Bears quarterback Jay Cutler, expected to be out at least three more weeks with a torn groin muscle, said he is feeling better and is optimistic he could return sooner. But he otherwise shed little light on his injury or the rehabilitation when meeting with reporters Tuesday at Halas Hall.
Cutler suffered the injury in the first half of the Bears’ 45-41 loss to the Washington Redskins on Oct. 20 in Landover, Md. At the time, the Bears said he would miss four weeks and then would be evaluated week-to-week before returning.
‘‘I feel better. Day by day,’’ he said. ‘‘I’m just doing what the doctors and trainers tell me. I’ll push it as much as I can. Whenever they give me the green light, we’re going to go in there rockin’ and you can’t look back. Whenever that happens, you’ll see me out there.’’
But while Cutler said he isn’t necessarily going to rush back, he also said the fact that he’s going to be a free agent at the end of the season will not make him any more cautious than he otherwise might be.
‘‘I’m not going to [think about the long term],’’ he said. ‘‘Each game is valuable — especially the second half of the season. So the sooner I can get back, the better I’m going to feel helping these guys out.’’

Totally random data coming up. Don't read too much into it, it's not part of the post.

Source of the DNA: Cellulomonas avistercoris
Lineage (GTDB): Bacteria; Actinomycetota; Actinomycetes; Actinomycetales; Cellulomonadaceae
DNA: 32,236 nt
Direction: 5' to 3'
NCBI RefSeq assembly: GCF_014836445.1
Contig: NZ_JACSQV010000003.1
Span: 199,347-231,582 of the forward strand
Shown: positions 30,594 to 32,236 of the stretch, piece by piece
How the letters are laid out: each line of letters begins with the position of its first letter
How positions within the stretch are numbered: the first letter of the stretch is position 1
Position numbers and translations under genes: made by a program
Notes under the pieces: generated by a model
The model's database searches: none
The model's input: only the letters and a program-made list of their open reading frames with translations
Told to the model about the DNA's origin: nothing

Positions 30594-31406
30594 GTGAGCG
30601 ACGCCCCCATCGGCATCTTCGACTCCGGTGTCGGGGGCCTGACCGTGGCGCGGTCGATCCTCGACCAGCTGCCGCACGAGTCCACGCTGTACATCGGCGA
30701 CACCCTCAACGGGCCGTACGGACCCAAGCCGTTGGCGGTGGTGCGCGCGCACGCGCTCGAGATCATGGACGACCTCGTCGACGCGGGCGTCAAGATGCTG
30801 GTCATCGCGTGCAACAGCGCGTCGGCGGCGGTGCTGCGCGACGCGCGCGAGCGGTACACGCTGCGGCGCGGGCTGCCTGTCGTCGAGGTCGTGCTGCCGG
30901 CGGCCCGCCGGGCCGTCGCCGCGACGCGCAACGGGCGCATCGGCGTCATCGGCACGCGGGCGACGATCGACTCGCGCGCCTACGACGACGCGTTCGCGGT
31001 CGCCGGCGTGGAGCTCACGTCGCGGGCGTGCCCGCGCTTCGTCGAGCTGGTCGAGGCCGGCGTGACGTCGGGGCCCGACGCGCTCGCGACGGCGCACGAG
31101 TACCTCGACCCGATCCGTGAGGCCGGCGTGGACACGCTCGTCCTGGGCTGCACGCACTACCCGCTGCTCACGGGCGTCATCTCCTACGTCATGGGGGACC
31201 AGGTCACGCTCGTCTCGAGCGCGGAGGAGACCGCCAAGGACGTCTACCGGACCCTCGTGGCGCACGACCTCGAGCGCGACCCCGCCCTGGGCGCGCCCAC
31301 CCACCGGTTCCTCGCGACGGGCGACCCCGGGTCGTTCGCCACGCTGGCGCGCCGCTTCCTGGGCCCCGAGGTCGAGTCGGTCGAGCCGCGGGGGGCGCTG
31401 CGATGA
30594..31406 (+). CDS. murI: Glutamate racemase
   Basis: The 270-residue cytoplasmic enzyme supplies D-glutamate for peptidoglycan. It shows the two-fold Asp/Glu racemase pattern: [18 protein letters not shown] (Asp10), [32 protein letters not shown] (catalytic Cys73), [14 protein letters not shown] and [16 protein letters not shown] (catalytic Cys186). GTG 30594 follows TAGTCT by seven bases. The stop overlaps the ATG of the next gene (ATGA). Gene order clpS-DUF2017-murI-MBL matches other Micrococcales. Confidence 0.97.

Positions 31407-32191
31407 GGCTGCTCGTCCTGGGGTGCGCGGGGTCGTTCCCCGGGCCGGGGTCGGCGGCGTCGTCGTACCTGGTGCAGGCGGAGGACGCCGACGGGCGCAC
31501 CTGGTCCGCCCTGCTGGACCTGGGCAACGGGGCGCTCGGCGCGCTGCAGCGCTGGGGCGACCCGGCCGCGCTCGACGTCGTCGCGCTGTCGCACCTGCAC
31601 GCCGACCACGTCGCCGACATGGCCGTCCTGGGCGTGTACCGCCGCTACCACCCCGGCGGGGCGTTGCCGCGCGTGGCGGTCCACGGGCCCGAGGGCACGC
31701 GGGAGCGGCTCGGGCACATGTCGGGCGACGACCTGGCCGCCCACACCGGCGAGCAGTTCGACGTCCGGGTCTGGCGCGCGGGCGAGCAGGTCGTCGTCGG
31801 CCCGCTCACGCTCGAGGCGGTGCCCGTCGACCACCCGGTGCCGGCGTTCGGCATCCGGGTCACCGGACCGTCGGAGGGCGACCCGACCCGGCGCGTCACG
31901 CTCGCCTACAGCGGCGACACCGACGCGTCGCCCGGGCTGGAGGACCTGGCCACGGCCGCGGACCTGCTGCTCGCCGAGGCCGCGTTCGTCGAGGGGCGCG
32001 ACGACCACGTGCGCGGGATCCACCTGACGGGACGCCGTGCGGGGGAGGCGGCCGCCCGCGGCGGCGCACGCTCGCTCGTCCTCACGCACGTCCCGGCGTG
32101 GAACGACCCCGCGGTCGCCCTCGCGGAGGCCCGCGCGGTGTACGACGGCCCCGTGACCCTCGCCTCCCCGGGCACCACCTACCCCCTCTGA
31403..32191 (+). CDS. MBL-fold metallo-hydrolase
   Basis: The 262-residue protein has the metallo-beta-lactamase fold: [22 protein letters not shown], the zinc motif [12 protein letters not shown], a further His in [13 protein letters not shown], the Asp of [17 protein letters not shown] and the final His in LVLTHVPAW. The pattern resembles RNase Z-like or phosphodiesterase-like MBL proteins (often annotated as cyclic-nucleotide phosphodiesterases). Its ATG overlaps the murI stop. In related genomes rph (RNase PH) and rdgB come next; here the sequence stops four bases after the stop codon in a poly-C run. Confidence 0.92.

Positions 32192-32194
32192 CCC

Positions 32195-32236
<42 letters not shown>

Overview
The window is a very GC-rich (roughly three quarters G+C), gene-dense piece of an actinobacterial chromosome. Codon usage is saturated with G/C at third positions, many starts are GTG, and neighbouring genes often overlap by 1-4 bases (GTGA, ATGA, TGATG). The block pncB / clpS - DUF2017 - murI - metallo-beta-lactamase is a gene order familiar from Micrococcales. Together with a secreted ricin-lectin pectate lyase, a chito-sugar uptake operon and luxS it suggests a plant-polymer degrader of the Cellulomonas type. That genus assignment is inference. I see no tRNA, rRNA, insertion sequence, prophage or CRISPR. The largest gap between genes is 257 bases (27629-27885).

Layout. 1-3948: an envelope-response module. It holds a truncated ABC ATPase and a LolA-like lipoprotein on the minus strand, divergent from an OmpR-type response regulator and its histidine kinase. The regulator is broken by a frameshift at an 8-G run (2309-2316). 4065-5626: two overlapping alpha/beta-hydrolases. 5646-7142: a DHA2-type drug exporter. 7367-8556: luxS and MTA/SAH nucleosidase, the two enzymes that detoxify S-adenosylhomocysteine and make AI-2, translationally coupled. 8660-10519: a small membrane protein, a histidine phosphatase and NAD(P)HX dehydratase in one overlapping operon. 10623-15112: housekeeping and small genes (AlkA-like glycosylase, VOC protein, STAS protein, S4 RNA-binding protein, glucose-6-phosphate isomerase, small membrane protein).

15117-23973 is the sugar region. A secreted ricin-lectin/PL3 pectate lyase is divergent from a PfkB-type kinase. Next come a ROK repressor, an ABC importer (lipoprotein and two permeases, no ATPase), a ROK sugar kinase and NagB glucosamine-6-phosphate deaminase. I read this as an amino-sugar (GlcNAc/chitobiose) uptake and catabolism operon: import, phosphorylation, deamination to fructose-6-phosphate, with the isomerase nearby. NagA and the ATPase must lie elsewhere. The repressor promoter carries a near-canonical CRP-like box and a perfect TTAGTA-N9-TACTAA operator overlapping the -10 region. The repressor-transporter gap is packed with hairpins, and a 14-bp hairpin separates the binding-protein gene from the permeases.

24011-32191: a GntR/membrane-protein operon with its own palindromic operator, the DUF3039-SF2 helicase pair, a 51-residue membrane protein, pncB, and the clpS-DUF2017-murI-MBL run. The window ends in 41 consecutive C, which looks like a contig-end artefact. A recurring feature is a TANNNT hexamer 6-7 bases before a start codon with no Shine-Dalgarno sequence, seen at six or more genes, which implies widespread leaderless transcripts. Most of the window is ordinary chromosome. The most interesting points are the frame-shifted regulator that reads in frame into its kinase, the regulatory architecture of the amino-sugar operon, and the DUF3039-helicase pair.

But he gave few details on his rehabilitation. Asked if he is feeling pain even walking right now, Cutler said, ‘‘I feel good. I’m not going to get into where we’re at. But we’re getting better and better.’’
Though he wants to return as soon as possible, he is confident that backup Josh McCown can hold the fort in his absence.
‘‘Josh is going to do a good job,’’ Cutler said. ‘‘We’ve got a good game plan going. The coaches have done a great job all year of protecting guys at the quarterback position. Josh fared well against [the Redskins]. And he’ll play well this week as well.’’
Bears coach Marc Trestman reiterated that Cutler’s original prognosis of a four-week absence remains until further notice.
‘‘I don’t decide when Jay comes back or when any player comes back,’’ Trestman said. ‘‘The doctors make that decision. What I was doing was reiterating the prognosis of the doctors.
“They’re not always right. It could happen faster. Jay’s optimistic; we all are. But I’m not saying we’re not bringing Jay back for four weeks. That’s what the doctors have said and we’ll work off that timeline. If it happens quicker, that’d be great.”